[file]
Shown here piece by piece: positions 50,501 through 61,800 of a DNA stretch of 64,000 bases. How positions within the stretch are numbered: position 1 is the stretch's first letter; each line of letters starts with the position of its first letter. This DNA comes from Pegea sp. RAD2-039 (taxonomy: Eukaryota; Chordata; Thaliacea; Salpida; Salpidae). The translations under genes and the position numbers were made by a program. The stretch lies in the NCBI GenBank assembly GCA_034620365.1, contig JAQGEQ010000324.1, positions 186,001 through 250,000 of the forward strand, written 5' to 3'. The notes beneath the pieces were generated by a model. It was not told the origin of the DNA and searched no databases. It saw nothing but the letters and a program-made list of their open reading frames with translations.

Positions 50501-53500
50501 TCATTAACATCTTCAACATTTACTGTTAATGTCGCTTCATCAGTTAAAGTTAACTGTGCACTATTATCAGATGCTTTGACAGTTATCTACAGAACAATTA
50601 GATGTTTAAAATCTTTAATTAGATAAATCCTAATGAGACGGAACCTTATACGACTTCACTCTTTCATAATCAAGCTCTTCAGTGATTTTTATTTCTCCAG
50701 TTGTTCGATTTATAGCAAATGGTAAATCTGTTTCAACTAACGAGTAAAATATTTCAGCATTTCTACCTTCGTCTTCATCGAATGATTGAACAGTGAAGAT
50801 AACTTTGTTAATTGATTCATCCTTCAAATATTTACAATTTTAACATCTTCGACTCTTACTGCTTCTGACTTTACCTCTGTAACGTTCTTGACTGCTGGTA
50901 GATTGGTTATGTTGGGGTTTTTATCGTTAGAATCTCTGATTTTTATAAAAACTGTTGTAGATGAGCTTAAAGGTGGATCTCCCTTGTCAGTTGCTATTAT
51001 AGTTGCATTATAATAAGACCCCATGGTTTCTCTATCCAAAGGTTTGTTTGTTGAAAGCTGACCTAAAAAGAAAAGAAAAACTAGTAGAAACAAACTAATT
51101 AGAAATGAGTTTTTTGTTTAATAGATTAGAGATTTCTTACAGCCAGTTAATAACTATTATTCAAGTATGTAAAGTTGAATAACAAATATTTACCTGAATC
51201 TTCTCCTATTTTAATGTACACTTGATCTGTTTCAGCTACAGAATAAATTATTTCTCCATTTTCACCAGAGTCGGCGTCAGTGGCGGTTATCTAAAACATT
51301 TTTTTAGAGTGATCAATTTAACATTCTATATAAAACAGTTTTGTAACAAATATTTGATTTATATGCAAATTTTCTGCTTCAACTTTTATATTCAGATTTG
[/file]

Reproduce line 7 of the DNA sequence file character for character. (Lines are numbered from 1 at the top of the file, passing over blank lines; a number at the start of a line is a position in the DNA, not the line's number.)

50901 GATTGGTTATGTTGGGGTTTTTATCGTTAGAATCTCTGATTTTTATAAAAACTGTTGTAGATGAGCTTAAAGGTGGATCTCCCTTGTCAGTTGCTATTAT